Also I look at a covenant like a will. If someone had written six wills only the last will would be valid because that last will canceled out all 5 of those previous wills. Is this wrong thinking when looking at the different covenants? I would like your view.If a covenant is designed to replace an earlier covenant, this woman is correct. This is the case with wills, as is the case with the "old covenant" vs the "new covenant". (The "old covenant" is defined in Jeremiah 31 as the Mosaic Law, given at Mt. Sinai, but has nothing to do with earlier covenants, such as the Noahic covenant, and/or later, different covenants, such as the one God made with David to keep a descendant of David's on the throne forever - Jeremiah 33:20-22 - a covenant fulfilled in Jesus, a descendant of David.)
But just because you enter into a new covenant, that does not necessarily mean any previous covenants you had become null. For example, if you get a new credit card and run up a balance, you now have a new covenant to pay that bill; this does not in any way nullify other credit card balances you had previously; you are still bound by those earlier covenants.
God made a covenant with all of humanity in the Adamic covenant (be fruitful; multiply; steward the earth; live a vegetarian lifestyle; etc).
He made another covenant with all of humanity in the Edenic covenant. The new conditions of the Edenic covenant (toil; labor; pain in childbirth; death; a promised messiah) did not nullify the conditions of the Adamic covenant (be fruitful; multiply; steward the earth; etc).
He made another covenant with all the earth and all the animals and with all of humanity in the Noahic covenant (no more global flooding; seasons; rainbows; capital punishment for murderers; skittishness of humans in animals; etc). This covenant did not nullify the conditions of the earlier two covenants: humanity was still to multiply and take care of the earth, and was still subject to hard work and pain and death, and still had the right to look forward to a messiah. Note however that this new covenant did include one condition that was the same as in a previous covenant: "be fruitful and multiply". It also gave a new permission which over-rides one of the stipulations of an earlier covenant: we now could eat meat. This might be analogous to a house-owner entering into a contract with you to rent to you a house with a stipulation that you could only paint the house green, and then sometime later writing up a new contract with you for renting to you a car also, and which also has a clause within it giving you the right to paint your house red in addition to the green of the first contract.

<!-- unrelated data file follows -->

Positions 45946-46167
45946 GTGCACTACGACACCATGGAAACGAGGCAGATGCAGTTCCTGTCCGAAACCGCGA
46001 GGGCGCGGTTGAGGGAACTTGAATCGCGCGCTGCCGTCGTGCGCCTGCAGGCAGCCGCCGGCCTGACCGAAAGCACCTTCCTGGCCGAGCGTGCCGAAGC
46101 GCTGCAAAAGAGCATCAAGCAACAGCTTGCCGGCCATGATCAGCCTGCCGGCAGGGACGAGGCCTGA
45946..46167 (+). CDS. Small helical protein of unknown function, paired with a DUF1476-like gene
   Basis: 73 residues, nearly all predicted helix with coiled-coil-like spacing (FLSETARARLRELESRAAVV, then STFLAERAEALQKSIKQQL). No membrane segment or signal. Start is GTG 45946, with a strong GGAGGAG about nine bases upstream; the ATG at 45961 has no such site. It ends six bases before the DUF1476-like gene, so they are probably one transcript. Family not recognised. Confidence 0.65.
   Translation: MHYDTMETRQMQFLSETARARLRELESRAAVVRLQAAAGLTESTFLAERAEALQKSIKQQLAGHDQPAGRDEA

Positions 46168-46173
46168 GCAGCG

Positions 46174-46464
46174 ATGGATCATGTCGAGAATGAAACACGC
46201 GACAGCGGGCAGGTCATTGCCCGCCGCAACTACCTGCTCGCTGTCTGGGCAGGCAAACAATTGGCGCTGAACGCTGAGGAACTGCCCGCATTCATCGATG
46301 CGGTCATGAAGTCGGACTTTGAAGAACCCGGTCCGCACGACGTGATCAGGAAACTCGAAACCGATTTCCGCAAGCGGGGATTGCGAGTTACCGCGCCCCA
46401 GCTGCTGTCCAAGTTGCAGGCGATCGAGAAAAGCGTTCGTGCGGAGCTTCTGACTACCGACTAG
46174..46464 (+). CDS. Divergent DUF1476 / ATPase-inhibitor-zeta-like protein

He made another covenant with Abram, and this covenant is actually referred to in Gal 3:8 as "the gospel". This covenant was originally only for Abram's descendants (a subset of humanity), but hinted at including all of humanity somewhere down the road. Paul finishes up Galatians chapter 3 by claiming that all Christians, even if they're not physical descendants of Abram, are spiritual descendants of him, and have thus inherited this covenant. This covenant did not nullify the conditions of the earlier covenants: humanity was still to multiply and take care of the earth, and was still subject to hard work and pain and death, and still had the right to look forward to a messiah, and still enjoyed freedom from global floods, and still was comforted by the rainbow's promise, and still had a hard time catching animals because of their instinctual skittishness of humans.
Then he made a covenant only with the Israelites (a subset of Abram's descendants)
Then he made a covenant with King David (a subset of the Israelites), that there would always be a descendant of David on the throne. This covenant is still in effect, with the role of throne-sitter being held by Jesus. This covenant did not nullify the conditions of any of the earlier covenants.
Then he made a new covenant with all of humanity, with Jesus as the mediator. This covenant did not nullify most of the earlier covenants, but it did nullify one: the Mosaic Covenant, the one which had been expressly singled out by Jeremiah as being earmarked for replacement. But notice that even at that, it's not so much a replacement as a spiritualizing: rather than the law being written down in regulations on a stone tablet, it's written down in family relationships in our hearts.
Just like a teenager might need a written rule to mow the lawn every week, a grown adult will take it upon himself to make sure his older parents' lawn gets mown, because that "rule" is now in his heart, not on the fridge-side "to do" list.
So hopefully you can see that some covenants do replace earlier covenants, such as wills, whereas some covenants do not replace earlier covenants.